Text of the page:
Ukraine crisis prompts jitters in European markets
LONDON (AP) — An escalation in tensions in the Ukrainian region of Crimea rocked European markets Thursday before a calm open on Wall Street helped ease the nerves.
Investors became concerned that the crisis in Ukraine was taking a more dangerous turn following reports that pro-Russia gunmen seized control of local government buildings in Crimea. Russia, meanwhile, scrambled fighter jets to patrol its border and reportedly gave shelter to Ukraine’s fugitive president.
Over the past couple of weeks, investors had monitored developments in Ukraine with a degree of nonchalance. Now they are worrying that Russia may be drawn in. Geopolitical concerns tend to prompt investors to search out the sanctuary of safe haven assets such as gold and the dollar in place of stocks.
“Uncertainty in Ukraine has put traders on high alert,” said David Madden, market analyst at IG.
That was particularly evident in Ukraine and Russia. The Ukrainian currency, the hryvnia, was down 10 percent at 11 per U.S. dollar, having earlier touched a record low of 11.25. In Russia, the RTS stock index was down 2 percent.
Elsewhere in Europe, Germany’s DAX closed down 0.8 percent at 9,588.33 while the CAC-40 in France ended flat at 4,396.39. The FTSE 100 index of leading British shares managed to eke out a gain, closing 0.2 percent higher at 6,810.27.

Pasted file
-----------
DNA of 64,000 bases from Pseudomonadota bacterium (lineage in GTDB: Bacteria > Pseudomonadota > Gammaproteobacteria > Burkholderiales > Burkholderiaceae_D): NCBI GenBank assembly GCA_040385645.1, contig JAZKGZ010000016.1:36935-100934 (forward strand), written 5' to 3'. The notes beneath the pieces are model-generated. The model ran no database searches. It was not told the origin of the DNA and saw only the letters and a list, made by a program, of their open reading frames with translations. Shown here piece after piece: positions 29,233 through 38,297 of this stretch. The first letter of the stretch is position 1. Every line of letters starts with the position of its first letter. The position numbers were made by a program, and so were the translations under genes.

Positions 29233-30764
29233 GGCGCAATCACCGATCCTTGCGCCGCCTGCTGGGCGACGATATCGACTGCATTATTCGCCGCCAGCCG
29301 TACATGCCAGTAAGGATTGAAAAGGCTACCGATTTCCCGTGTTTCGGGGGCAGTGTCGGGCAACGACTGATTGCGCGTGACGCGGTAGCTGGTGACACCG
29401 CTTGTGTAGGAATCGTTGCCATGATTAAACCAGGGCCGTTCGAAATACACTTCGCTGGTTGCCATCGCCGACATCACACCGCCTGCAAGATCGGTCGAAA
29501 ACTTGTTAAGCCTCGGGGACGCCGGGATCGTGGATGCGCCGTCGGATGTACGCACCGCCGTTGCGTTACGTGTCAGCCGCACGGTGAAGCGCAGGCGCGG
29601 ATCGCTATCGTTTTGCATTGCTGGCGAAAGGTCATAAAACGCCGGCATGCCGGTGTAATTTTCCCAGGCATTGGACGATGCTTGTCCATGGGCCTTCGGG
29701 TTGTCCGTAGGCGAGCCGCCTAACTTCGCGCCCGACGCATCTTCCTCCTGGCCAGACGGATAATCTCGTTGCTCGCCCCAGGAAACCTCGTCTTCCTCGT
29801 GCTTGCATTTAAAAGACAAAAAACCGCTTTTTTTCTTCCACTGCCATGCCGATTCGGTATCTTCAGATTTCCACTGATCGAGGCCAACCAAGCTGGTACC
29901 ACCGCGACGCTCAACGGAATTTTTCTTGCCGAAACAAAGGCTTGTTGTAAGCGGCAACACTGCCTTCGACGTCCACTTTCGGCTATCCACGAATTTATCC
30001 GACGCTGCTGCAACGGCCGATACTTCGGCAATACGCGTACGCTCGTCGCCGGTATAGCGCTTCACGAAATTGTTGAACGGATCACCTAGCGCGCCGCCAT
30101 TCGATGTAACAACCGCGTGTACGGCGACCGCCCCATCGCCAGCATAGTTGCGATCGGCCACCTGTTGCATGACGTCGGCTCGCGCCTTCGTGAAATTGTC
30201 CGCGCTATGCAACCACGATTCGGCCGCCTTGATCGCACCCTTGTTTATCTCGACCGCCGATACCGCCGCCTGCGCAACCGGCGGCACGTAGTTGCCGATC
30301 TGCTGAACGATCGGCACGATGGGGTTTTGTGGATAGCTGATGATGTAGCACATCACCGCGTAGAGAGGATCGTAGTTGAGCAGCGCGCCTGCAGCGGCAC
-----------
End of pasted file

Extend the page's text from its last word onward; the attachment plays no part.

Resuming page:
Europe’s main indexes had been trading far lower earlier in the session before a solid start on Wall Street in the wake of upbeat earnings from the likes of J.C. Penney and Best Buy contained the selling. The Dow Jones industrial average was up 0.3 percent at 16,247 while the S&P 500 index rose 0.2 percent to 1,850.
Market confidence improved after Federal Reserve chair Janet Yellen suggested U.S. interest rates will remain low well after the unemployment rate falls below 6.5 percent and that the central bank is not on a preset course in withdrawing its stimulus.
“With Russian/Ukraine tensions still bubbling and concerns mounting about the Chinese credit markets and economic outlook, investors are likely to remain on edge,” said Kathleen Brooks, research director at Forex.com.
Worries about the situation in Ukraine kept gold supported through the day and it an ounce of the metal was trading 0.4 percent higher at $1,333.30. Elsewhere, the euro recovered to trade 0.2 percent higher at $1.3717.
Earlier in Asia, shares were mixed with most of the news reports over Crimea coming after the close.
Hong Kong’s Hang Seng gained 1.7 percent to 22,828.18 and Seoul’s Kospi added 0.4 percent to 1,978.43. Markets in Southeast Asia were also mostly higher and China’s Shanghai Composite added 0.3 percent to 2,047.35. Japan’s Nikkei 225 stock index edged 0.3 percent lower to 14,923.11.